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The Financial Express

South China Sea disputes: Philippines embassy explains

| Updated: October 24, 2017 09:04:58


South China Sea disputes: Philippines embassy explains

This refers to the opinion piece by Sayed Kamaluddin titled "G-7 summit, China and rising global tensions" published in the FE on June 05, 2016. The article unfortunately carries some misconceptions regarding the maritime disputes in the South China Sea. Here are the facts:
The Philippines conducted limited land reclamation projects in the maritime feature Pag-asa (Thitu) in the 1970s. In 1994, China installed structures in the feature known internationally as Mischief Reef claiming that they were fishermen's shelters. By 1995, however, the structures had taken on the appearance of fortified military facilities. The Philippines protested this act and later removed markers planted by China.
In 2002, the Association of Southeast Asian Nations (ASEAN) and China signed the Declaration on the Conduct of Parties in the South China Sea (DOC), where the Parties committed to exercise self-restraint from inhabiting on the presently uninhabited islands, reefs, shoals, cays, and other features. China, however, continued to conduct massive land reclamation activities despite continuous protests from the Philippines.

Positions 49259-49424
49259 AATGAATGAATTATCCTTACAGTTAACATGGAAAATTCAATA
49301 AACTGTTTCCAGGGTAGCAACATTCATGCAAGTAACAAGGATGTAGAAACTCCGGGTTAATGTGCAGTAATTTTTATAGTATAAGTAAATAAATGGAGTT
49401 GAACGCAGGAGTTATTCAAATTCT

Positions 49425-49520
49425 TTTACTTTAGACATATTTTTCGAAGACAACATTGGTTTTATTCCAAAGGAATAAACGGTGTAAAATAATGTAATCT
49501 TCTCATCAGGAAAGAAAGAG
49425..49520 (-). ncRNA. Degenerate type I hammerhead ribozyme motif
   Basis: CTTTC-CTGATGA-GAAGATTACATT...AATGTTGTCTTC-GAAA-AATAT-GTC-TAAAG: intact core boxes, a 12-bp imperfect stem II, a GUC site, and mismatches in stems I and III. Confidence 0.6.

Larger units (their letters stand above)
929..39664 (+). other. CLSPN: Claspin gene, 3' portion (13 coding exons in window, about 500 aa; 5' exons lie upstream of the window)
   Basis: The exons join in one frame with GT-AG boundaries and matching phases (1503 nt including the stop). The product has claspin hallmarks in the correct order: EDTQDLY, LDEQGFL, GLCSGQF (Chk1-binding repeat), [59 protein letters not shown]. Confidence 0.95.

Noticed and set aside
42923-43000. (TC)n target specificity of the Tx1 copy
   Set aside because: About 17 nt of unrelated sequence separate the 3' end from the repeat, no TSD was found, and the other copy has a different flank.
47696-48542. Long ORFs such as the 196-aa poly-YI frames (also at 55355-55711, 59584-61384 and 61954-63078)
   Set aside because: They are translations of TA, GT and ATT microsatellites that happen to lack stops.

The Philippines' confidence-building activities with many countries aim to enhance the Philippines' capacity to handle challenges at sea, which include rescue operations and marine pollution responses.
The Philippines and China have had numerous bilateral talks since 2012. After dialogues with China at the bilateral and multilateral levels failed, the Philippines opted for arbitration as a dispute management mechanism. The arbitration case aims to clarify and protect the maritime entitlements of the Philippines and promote the rule of law, which would benefit the entire international community.
Arbitration is the way forward in peacefully and constructively managing and resolving the disputes between the Philippines and China in the South China Sea. It is a legal diplomatic process promoting the rule of law, and is consistent with the DOC and the region's efforts to peacefully resolve disputes in accordance with international law. It is a peaceful response to China's unilateral actions to pursue its excessive and expansive claims in the South China Sea.
The Philippines advocates the rule of law based on mutual respect, sovereign equality, and a rules-based regime in the South China Sea. The Philippines is open to refreshed relations with China and moving forward together through constructive relations in the coming years.
Lauren Arce, Information Attaché, Embassy of the Republic of the Philippines in Dhaka, Bangladesh.
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